• Dr. Taylor was on duty and treated passengers and crew members while the cruise ships were in Florida waters and returning to Miami, docked in Miami, and leaving Miami, weekly, over a course of nine years; and
  • For all intents and purposes, Dr. Taylor worked and resided exclusively on a cruise ship.      

Based on these undisputed facts, the trial court ruled that the ship doctor was clearly subject to jurisdiction in Florida and could be sued in the courts in Florida.  The judge ruled that Dr. Taylor not only Oasis of the Seasintentionally played a “shell game" to thwart jurisdiction in Florida, but he engaged in a "nefarious scheme" to avoid being sued in any court. 

On appeal, in a 2-1 decision the Third District Court of Appeal reversed the trial court holding that the factors discussed above were insufficient to establish jurisdiction over Dr. Taylor.  In my view, the appellate court nitpicked the lower court's findings and ignored the continuous and substantial relationship between the ship doctor and the state of Florida.    

You can read the order here.

The result of this decision is cruise passengers' rights are further limited. This is exactly how the cruise industry wants it.

Ms. Gurierrez, a mother of young children, is left with permanent brain injury, huge medical bills and no compensation. 

Royal Caribbean may boast that its 1.2 billion dollar mega-ship Oasis of the Seas is the largest and most technologically advanced cruise ship in the world. But as far as the treatment of gravely ill guests is concerned, the cruise line is sailing in Medieval times.     

Have a thought? Leave a comment below or join the discussion on our Facebook page.

 

Coincidence or a sign of mischief to come? The Wall Street Journal published an article in March 2010 about the Oasis of the Seas which mentioned Dr. Taylor talking about rarely medevacing passengers back to the U.S. This was two months before Ms. Gutierrez sailed on the Oasis:

The ship has three doctors on board. It also has its own intensive care unit and can keep one person at a time on life support. Every few weeks a passenger has a heart attack so thrombolytic drugs are kept on-hand, says Chris Taylor, the ship's senior doctor.

If there's a serious illness, the ship's doctors and captain can decide to divert to a port early, but rarely is anyone airlifted back to the U.S., says Dr. Taylor, who has been a doctor on cruise ships for seven years. "Many people have the belief that the U.S. coast guard is always going to come to the rescue if there is any emergency at sea. The actual truth of the matter is that most of the time the ship is well out of range of the coast guard," he says.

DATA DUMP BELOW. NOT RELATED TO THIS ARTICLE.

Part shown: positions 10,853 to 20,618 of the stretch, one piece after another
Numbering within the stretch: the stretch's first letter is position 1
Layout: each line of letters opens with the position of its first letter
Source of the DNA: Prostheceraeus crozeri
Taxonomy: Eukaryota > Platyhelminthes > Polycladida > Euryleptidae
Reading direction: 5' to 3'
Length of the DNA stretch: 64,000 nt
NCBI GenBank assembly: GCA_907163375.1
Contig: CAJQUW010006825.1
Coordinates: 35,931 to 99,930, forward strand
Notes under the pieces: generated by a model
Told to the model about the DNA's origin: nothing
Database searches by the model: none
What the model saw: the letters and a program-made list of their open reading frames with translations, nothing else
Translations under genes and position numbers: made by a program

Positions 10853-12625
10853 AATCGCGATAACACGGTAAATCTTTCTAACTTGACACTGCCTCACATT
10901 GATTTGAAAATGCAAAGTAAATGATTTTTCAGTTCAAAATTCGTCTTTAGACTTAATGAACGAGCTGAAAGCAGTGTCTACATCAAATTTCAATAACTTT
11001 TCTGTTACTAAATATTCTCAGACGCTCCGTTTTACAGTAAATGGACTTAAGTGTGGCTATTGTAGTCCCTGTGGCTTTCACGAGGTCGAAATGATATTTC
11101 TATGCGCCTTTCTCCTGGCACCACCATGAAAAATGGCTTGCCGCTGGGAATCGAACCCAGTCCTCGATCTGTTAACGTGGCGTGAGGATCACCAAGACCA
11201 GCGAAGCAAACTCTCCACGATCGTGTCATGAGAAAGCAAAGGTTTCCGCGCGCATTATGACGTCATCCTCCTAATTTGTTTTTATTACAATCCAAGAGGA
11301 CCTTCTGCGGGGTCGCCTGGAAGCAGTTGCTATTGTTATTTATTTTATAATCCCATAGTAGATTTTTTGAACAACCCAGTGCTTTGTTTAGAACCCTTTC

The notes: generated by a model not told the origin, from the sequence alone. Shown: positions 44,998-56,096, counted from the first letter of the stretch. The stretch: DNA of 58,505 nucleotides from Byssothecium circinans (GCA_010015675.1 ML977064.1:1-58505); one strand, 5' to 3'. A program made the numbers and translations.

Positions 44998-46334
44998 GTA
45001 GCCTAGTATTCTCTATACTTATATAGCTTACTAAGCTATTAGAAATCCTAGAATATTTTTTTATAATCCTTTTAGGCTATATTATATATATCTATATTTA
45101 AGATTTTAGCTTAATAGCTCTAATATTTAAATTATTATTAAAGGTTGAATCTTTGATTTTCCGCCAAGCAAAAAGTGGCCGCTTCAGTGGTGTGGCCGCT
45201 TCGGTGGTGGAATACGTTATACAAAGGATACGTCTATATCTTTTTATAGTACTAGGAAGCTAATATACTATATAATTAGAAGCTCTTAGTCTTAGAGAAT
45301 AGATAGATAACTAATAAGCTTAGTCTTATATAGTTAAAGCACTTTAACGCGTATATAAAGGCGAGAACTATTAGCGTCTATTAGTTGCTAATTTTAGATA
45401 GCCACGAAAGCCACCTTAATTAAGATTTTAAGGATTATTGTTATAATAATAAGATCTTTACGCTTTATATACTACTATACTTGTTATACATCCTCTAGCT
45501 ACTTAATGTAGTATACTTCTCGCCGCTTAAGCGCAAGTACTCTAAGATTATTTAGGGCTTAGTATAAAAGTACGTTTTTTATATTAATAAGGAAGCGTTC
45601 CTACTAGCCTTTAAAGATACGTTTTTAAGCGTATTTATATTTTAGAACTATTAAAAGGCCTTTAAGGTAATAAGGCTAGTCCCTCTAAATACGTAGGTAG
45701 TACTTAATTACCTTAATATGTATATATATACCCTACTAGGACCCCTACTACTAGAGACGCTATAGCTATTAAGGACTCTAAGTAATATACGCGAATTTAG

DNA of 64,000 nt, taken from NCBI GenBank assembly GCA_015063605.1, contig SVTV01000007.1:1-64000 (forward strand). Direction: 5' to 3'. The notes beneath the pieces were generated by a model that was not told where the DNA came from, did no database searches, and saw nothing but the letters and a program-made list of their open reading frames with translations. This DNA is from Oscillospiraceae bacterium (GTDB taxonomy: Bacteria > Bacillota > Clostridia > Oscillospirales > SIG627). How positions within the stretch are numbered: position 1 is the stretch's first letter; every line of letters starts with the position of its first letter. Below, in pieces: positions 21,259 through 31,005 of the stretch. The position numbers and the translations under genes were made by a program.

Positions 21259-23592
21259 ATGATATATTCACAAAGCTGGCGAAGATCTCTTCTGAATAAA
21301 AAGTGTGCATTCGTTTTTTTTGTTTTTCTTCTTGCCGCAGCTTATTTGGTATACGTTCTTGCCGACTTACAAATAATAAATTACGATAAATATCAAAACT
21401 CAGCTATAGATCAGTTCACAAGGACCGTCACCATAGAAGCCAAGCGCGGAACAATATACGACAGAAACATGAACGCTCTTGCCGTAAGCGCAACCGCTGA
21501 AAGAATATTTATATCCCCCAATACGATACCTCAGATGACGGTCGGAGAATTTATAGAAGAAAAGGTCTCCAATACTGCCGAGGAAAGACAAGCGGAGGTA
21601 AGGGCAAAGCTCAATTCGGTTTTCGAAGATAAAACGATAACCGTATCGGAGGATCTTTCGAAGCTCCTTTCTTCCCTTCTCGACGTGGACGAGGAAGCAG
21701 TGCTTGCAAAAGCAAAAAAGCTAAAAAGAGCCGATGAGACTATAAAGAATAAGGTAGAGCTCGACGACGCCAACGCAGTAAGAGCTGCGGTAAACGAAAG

Photo credit: Dr. Chris Taylor - LinkedIn;  Oasis of the Seas - Wikipedia / Baldwin 040. 

Crew Medical Care: 3 Recommendations to the Cruise Lines

Here's another great guest bog by one of our attorneys here at Cruise Law, Charles Gourlis, who takes a look at cruise line medical care for ship employees: 

Not all cruise lines are made equal. Some provide adequate medical treatment to their injured crew members, but there are several cruise lines that just won’t get “on board” (pun intended).

I try to live up to the saying, “Don’t Just Complain, Do Something About It!” So, in that spirit, I have a few recommendations for our friends at the cruise lines. My recommendations:

1. Invest in Quality Shipboard Physicians

Most shipboard doctors either were not qualified to attend medical school in the U.S. and are not licensed in the U.S. Most cruise lines hire non-U.S. doctors because it’s cheaper than hiring U.S. Cruise Ship Medical Caredoctors. If shipowners paid their doctors salaries that were competitive with U.S. salaries, they would attract better-trained physicians. The quality of care would improve, diagnoses would become more accurate, and more serious injuries & illnesses would be prevented.

2. Bring Your Crew Members to Miami for Treatment

Most injured crew members are repatriated to their home country to receive medical treatment from doctors in their home country. This presents the same problem as problem number one. By bringing ill or injured crew to Miami for immediate treatment, all examinations, tests, and doctor’s visits are conducted by U.S. physicians here in Miami. Again, the quality of care would improve, the amount of care needed would decrease as American physicians more precisely diagnose conditions and deliver timely treatment, the need for drawn-out care would decrease.

3. Pay Your Crew Members, Not Your Defense Lawyers

As I outlined in my first guest bog post, most crew members sue only after the cruise line stops paying maintenance & cure and the crew member becomes destitute. The cruise line could prevent problems by coordinating with its local agents to ensure that all injured crew members receive maintenance payments on a timely basis every month and are promptly scheduled for medical appointments. As a result, thousands of crew members don’t languish at home while the defense lawyers for the cruise line earn their holiday bonus defending the cruise line.

Following these recommendations, the cruise lines could actually save the cruise line millions of dollars a year in needless medical and legal expenses. If the human factor wan’t a compelling enough reason to change the business practices, dozen’t saving money make a strong business case for pro-active medical treatment?

 

Photo credit: Pullmantur.es

Medical Malpractice on the High Seas: Do Cruise Passengers Have Any Rights?

CBC News in Canada published a story this week about cruise passenger Bernie Hamilton, age 66, who died following a Holland America Line ("HAL") cruise due to what sounds like a series of errors by the ship's medical personnel.  The article is entitled "Cruise Death Prompts Warning on Ships' Medical Care."  

I have heard these stories time after time over the years.   A couple excited about a dream vacation.  The husband experiences medical issues during the cruise which a competent doctor ashore would easily handle.  But due to blunders by the cruise ship medical team, the wife returns home alone to face the cruise line's denials of responsibility for the suffering and death.